~This poem was previously published in The Ledge (2011).
Splayed on a table,
brow knitted against the light,
I hold my breath in the frigid room
where a white machine whines and hums,
its tedious song lulling, the shadow
of its calibrated arm passing over me,
slow, telic—an ancient gesture.
O deliver me from mechanical chants,
from keypad-decoded maledictions
transforming on black screens
into elegant images: this one,
a slim chain of white lace descending,
delicate, serpentine, its loose crochet
a portent of my unraveling.
A technician studies this apparition,
scrying Cassandra-like in a veil of pixels
the doom she must soon pronounce.
But I’ve already seen the future, minutes ago
in the crowded waiting room, a woman so curled
by vertebral collapse she could not look up,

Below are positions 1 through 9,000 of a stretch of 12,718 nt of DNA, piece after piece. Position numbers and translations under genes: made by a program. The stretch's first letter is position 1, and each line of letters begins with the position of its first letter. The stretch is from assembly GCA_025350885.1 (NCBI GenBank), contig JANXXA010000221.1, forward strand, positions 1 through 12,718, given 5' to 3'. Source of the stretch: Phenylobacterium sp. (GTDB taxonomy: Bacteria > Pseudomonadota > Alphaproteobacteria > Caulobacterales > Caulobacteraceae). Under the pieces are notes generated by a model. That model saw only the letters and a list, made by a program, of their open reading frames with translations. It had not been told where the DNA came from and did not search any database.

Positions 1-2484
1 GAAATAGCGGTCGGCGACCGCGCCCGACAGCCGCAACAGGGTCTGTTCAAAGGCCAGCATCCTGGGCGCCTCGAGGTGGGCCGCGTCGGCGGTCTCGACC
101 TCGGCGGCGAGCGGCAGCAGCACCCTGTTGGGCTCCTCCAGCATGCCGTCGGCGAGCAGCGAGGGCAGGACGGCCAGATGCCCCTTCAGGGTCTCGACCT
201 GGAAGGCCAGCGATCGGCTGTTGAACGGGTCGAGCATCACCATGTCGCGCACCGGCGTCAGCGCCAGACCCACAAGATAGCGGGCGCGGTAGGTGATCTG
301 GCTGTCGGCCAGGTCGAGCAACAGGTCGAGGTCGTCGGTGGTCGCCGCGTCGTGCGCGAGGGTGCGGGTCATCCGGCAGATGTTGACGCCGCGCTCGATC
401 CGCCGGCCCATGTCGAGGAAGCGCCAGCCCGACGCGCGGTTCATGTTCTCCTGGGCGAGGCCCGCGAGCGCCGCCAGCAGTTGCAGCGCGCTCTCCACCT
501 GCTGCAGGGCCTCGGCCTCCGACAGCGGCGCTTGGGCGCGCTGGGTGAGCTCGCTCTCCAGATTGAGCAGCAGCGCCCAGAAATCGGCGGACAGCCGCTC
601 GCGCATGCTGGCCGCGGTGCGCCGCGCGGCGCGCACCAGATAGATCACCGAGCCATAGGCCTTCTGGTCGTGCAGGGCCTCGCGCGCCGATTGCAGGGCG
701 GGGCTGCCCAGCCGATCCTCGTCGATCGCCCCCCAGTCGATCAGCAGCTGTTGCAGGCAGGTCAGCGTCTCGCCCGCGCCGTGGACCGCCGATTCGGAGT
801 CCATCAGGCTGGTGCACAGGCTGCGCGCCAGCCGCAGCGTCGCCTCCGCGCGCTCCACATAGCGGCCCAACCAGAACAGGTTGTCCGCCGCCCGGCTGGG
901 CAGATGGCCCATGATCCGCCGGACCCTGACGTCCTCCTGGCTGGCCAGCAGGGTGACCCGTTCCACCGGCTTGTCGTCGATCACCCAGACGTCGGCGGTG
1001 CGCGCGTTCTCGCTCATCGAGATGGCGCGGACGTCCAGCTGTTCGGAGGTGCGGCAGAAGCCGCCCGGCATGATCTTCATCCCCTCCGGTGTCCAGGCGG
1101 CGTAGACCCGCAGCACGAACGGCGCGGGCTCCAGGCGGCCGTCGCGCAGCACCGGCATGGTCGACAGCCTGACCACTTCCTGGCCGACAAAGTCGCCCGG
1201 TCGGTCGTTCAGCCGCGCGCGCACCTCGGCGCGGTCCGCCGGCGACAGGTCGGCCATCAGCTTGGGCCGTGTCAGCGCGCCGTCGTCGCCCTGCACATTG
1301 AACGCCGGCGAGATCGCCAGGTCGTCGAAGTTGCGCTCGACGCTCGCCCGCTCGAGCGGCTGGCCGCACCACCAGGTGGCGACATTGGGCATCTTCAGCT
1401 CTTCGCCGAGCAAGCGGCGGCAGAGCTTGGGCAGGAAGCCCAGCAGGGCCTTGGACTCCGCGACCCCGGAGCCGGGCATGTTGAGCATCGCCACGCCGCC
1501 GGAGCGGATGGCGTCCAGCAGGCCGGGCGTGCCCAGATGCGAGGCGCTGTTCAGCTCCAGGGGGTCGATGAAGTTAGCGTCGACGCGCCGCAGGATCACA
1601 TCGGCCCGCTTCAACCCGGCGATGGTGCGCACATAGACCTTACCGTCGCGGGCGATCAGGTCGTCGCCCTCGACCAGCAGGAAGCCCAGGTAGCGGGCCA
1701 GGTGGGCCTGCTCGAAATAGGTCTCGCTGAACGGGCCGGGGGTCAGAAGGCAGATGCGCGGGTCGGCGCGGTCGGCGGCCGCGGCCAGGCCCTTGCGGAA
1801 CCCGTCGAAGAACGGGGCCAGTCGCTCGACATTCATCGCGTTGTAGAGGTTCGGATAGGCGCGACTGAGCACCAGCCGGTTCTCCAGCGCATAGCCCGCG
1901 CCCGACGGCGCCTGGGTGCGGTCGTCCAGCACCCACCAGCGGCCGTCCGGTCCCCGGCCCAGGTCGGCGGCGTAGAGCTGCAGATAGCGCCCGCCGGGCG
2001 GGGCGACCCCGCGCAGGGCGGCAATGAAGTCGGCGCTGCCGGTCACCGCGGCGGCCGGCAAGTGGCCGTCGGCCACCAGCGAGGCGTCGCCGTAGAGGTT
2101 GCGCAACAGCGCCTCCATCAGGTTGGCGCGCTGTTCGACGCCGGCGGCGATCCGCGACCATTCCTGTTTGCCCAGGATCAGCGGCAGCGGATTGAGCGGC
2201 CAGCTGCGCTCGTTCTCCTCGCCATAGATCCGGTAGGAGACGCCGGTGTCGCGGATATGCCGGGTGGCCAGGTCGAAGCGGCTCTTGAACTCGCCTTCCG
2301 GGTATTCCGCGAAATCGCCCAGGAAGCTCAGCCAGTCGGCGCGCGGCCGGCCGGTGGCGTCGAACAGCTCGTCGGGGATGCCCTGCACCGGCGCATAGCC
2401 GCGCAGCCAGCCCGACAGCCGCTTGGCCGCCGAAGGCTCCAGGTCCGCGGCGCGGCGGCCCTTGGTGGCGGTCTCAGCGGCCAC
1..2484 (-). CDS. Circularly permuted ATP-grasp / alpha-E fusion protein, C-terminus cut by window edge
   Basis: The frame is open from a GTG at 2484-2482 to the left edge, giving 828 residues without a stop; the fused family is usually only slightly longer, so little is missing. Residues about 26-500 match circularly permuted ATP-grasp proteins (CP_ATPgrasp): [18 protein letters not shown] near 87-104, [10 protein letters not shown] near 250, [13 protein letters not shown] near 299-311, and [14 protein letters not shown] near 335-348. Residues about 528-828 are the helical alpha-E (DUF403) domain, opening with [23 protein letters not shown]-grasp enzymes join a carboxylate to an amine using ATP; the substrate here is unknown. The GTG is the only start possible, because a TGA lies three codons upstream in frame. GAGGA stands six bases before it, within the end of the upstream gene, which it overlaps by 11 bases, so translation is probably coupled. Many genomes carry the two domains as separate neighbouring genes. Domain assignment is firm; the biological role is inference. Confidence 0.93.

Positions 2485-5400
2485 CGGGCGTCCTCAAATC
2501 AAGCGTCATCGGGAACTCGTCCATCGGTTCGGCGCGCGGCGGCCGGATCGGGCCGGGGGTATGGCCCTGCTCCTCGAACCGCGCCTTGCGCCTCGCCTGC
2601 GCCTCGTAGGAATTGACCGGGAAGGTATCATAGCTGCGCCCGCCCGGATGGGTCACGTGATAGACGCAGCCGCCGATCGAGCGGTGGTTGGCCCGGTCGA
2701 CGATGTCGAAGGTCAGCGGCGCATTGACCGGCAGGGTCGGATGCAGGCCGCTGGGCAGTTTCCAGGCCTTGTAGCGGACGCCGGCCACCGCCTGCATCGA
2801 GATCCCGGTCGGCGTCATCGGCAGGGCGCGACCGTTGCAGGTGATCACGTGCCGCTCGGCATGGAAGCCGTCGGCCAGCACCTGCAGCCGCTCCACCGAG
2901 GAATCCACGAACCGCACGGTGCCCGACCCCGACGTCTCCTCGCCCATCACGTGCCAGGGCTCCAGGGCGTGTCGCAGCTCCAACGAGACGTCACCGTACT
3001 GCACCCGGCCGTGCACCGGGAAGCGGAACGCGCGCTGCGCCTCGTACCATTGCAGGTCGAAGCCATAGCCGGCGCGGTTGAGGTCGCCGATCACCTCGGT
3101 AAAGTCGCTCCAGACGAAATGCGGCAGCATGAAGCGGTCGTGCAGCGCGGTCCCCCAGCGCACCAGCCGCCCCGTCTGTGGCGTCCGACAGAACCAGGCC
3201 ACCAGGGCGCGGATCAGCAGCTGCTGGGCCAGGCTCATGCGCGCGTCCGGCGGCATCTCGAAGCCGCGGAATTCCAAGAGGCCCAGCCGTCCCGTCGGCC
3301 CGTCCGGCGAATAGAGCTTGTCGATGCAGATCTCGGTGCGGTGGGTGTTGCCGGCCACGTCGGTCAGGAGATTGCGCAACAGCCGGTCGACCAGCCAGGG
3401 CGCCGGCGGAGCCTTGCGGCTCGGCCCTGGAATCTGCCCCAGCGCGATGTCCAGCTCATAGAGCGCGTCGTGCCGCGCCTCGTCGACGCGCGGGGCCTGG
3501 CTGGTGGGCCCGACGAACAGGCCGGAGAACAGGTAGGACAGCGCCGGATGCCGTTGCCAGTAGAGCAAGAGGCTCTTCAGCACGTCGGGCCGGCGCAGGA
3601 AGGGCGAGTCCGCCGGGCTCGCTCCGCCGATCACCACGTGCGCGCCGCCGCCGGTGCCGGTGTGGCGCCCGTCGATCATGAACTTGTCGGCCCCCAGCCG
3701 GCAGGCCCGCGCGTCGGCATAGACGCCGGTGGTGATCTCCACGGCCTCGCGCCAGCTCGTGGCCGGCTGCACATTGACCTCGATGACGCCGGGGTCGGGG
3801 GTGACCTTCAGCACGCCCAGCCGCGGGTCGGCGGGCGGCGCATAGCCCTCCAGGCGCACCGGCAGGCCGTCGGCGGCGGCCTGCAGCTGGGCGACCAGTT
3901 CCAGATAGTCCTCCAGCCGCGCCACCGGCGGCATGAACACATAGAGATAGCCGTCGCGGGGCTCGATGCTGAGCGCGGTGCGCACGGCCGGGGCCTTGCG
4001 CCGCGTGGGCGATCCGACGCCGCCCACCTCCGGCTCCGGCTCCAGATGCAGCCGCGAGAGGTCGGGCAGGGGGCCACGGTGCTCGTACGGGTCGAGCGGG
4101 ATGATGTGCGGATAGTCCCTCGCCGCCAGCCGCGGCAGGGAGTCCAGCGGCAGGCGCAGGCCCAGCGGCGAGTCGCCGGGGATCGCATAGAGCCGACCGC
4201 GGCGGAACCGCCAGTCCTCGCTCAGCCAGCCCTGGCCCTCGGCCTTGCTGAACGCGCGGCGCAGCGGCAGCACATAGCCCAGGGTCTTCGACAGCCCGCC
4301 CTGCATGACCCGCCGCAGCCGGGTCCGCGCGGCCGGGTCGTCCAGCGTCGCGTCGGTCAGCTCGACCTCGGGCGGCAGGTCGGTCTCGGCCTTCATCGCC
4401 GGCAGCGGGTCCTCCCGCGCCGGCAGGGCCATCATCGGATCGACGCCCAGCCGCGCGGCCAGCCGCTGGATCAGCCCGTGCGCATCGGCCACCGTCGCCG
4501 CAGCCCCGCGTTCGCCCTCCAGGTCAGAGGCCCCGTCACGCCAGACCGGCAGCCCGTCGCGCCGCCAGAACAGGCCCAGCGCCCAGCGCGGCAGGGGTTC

wedged like an ill-used comma
between the daughter and grandson
commandeering both armrests,
the former thumbing House and Garden,
the latter the latest hand-held device.
The white-robed technician has typed a code,
zoomed in on my upper spine, pointing
to a cosmic image so riddled with black holes
it has all but vanished. “Crush fractures,”
she announces. The once-erect matriarch
still hugs herself in the waiting room, quietly
imploding, reduced to the reading of shoes.
“See?” the technician summons, holes
gaping at me like mouths of hungry infants,
the forced air sucked from the room.
I don’t see, can’t augur
what goes against nature. Flesh sags,
organs fail, but bones—O let them endure,
let them hold us together to the end and beyond
that they may be licked clean and weathered
to white crystal, their messages scribed
in the fossil record: dependable,